ho is france’s greatest capitalist? Americans might think this question is the beginning of a joke. Those who take it seriously may finger Vincent Bolloré, who over nearly four decades has built an empire spanning African ports and French pipelines, pay-tv, electric cars, the world’s biggest music label and much else besides. On May 29th the 67-year-old stepped down from the board of Bolloré sa, the holding company at his complex empire’s core. At an annual meeting outside Paris, he air-kissed fawning shareholders one last time and, as a parting gift, gave each one three bottles of wine (from a Bolloré vineyard).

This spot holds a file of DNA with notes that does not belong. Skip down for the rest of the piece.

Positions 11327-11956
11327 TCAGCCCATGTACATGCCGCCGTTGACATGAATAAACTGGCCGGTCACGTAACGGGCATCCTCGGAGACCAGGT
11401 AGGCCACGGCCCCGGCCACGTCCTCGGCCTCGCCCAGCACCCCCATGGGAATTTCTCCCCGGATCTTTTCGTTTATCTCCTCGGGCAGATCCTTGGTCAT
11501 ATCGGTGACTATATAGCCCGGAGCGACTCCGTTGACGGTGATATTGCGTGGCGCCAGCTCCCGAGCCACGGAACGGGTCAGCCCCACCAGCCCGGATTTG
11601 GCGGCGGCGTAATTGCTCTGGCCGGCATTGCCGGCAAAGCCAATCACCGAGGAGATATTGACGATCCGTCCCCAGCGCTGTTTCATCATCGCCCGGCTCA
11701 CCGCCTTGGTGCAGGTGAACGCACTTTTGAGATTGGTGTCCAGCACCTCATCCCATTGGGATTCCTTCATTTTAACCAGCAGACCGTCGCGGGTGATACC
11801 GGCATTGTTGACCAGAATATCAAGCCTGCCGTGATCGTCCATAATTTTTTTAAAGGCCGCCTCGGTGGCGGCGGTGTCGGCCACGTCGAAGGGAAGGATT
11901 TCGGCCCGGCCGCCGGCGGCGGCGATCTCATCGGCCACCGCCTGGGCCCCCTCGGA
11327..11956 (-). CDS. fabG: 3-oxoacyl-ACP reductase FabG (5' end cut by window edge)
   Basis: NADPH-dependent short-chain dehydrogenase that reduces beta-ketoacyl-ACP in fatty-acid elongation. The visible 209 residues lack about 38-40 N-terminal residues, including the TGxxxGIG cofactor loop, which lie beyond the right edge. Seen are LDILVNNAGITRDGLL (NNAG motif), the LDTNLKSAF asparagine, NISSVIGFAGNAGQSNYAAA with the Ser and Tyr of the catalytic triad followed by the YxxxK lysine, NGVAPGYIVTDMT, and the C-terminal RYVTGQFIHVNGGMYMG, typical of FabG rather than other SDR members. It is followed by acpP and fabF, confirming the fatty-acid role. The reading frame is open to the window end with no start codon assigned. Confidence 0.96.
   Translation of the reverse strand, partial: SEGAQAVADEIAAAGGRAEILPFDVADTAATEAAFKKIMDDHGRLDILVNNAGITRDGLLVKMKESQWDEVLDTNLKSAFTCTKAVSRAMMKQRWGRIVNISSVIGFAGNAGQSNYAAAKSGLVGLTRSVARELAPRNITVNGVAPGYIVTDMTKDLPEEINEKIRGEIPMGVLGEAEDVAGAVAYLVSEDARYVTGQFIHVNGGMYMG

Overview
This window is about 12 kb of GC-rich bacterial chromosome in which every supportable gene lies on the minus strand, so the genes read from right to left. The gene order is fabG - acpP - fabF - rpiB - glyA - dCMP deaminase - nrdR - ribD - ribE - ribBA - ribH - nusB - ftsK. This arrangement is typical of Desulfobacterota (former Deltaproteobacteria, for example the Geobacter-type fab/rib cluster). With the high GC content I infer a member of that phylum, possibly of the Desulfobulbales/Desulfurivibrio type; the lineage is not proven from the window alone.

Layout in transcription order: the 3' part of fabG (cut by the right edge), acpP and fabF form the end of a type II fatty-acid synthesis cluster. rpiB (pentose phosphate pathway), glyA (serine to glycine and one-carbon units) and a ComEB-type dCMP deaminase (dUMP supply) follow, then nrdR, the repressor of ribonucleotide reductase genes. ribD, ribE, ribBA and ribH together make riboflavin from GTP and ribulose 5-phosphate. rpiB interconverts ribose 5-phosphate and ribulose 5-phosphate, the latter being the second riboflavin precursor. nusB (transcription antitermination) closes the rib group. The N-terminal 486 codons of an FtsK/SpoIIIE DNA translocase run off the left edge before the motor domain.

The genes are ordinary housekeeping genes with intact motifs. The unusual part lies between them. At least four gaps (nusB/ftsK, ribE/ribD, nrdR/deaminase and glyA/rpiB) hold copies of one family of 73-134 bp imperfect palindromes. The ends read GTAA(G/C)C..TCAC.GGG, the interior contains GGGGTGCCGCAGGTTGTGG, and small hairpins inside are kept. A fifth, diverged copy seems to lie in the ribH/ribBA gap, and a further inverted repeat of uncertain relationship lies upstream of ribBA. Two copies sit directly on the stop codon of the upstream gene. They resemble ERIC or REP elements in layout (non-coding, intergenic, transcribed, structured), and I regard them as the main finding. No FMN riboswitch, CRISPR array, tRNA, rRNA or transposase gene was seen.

With sales of €23bn ($25.6bn) and 81,000 employees around the globe, Bolloré Group testifies to its boss’s knack for business. A more sober assessment of his reign reveals a complicated legacy. The tycoon emerges as a flawed exemplar of capitalism. His heirs should draw lessons.